Revised plans for the development at the intersection of Windsor Parkway and Roswell Road near Chastain Park. These plans were created when the proposal was 700 units, not the 630 approved by the City Council.

The debate over the recently approved Sandy Springs Gateway project likely will repeat itself in the coming years as more developers build apartments in metro Atlanta.

Apartments are on the rise as more people opt to rent instead of buy. With apartments come increased traffic, and that means road improvements. Road improvements cost money.

When the Sandy Springs City Council approved the Gateway project at its July 16 meeting, it also approved spending $3.7 million to realign the adjacent intersection of Roswell Road and Windsor Parkway. Developer JLB Partners will offset much of the cost by paying the city impact fees.

It’ll be a different story at the intersection of Roswell and West Wieuca roads in Atlanta’s Buckhead community, just south of the project. District 8 Atlanta City Councilwoman Yolanda Adrean said without a dedicated funding source, the city will have to get creative.

“I don’t know how we can allow left-hand turns into that development because there’s no way for traffic to queue up,” Adrean said. “It seems to me the driveway is going to have to be a right in, right out.”

In addition to the Gateway project, on July 16 the Sandy Springs City Council also approved a project at 6558 Roswell Road, a redevelopment of a 259-unit apartment complex by Cortland Development.

City Councilman Gabriel Sterling said the projects are a sign of an economy on the mend. “The economy has turned around to a point where we can actually get some of this done,” Sterling said. “We had a sea change in 2007 and 2008. You saw credit markets lock up. No deals were moving on anything.”

New apartments on the city’s main roads are going to increase, Sterling said.

“In a perfect world, you’d replace these with single-family homes,” Sterling said. “The economics of that is simply not a reality, especially along Roswell Road.”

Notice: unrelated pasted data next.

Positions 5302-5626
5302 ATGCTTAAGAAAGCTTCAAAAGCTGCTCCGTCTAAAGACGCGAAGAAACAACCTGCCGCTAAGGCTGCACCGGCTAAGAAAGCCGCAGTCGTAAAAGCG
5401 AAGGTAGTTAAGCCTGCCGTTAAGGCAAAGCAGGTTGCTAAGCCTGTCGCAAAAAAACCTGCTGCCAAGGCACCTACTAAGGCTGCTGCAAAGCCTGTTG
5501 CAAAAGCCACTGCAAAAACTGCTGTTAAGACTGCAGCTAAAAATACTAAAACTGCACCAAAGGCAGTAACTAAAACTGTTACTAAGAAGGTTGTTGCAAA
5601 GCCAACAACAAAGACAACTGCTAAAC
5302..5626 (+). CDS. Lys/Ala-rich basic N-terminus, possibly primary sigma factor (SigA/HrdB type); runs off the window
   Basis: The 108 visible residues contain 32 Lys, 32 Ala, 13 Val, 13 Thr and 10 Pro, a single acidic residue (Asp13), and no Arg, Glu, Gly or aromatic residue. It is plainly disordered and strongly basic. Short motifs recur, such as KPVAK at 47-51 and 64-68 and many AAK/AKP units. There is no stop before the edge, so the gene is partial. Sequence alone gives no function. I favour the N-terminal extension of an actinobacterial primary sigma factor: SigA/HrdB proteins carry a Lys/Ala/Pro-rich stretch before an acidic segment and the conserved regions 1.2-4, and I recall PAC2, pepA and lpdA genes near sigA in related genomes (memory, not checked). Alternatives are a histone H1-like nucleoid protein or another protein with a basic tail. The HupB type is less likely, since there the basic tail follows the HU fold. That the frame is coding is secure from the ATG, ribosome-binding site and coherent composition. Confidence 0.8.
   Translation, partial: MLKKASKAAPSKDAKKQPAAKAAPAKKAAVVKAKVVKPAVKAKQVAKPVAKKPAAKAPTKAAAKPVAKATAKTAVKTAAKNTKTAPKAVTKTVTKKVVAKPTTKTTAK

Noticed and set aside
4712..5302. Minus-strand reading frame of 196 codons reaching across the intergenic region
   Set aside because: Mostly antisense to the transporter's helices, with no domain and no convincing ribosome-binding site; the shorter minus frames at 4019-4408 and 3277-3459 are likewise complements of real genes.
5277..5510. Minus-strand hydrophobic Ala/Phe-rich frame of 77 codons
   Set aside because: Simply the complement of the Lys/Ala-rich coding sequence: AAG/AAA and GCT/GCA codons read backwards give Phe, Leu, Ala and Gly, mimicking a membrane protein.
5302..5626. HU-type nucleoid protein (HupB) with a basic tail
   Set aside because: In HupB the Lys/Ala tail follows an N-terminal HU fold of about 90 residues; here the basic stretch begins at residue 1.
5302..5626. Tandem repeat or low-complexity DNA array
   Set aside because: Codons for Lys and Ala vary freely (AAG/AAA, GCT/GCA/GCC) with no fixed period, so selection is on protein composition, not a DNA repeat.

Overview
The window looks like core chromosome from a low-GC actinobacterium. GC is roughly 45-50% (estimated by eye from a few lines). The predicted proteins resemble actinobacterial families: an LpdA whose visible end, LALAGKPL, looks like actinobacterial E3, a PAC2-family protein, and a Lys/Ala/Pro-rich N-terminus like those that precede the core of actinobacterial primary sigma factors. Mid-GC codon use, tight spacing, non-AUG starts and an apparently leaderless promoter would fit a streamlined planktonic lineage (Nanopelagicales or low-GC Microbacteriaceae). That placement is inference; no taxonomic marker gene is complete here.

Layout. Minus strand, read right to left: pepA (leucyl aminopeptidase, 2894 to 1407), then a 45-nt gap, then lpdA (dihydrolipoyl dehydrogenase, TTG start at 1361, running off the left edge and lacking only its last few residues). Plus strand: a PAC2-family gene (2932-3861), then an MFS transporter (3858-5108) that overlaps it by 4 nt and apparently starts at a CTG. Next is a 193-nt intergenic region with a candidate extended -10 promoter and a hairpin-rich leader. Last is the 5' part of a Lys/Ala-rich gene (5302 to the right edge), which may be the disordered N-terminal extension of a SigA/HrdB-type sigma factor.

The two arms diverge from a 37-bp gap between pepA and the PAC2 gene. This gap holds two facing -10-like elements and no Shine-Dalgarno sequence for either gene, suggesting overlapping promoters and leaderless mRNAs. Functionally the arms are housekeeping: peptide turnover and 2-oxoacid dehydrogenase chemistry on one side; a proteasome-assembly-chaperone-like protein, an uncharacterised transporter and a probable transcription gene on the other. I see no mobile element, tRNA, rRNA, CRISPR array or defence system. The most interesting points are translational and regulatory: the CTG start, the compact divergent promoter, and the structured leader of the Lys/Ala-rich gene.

Adrean said it’s also a sign that traffic problems in Atlanta are likely to get worse before they get better.

“As we become denser and lack the transportation infrastructure to support the density, we’re just going to increase gridlock,” Adrean said.

In 2013, Sandy Springs issued four building permits for three apartment projects: Perimeter Town Center Apartments, Sandy Springs Mansions Apartments and Hammond Center Apartments. The city issued no multifamily permits in 2012. Atlanta classifies its permits differently than Sandy Springs, and includes townhomes. Atlanta issued 72 permits for apartments and townhomes in 2012, and 83 so far in 2013.

Sandy Springs classifies townhomes as “single-family attached.” In 2012, Sandy Springs issued 113 permits for townhomes, and has issued 61 so far in 2013.

The recently-approved Gateway project will demolish dilapidated apartments currently on site, Chastain and Versailles, and replace them with apartments targeted at tenants who can pay higher rents. The project will consist of 630 apartment units, reduced from 700 the developers initially proposed. The development will also include office and retail space.

Sandy Springs City Councilwoman Karen Meinzen McEnerny said the city needs to put in place policies that will restrict the number of new apartments being developed. McEnerny was the one “no” vote against the Gateway and Cortland projects.

“I think we need to develop a policy that limits the amount of density in a number of bedrooms that can be built on these old apartments, or we will continue to increase substantially the apartment count in Sandy Springs,” McEnerny said. “That’s very concerning to me because of the growing imbalance of the number of owner-occupied to rental.”

Dan Whisenhunt

Dan Whisenhunt wrote for Reporter Newspapers from 2011 - 2014. He is the founder and editor of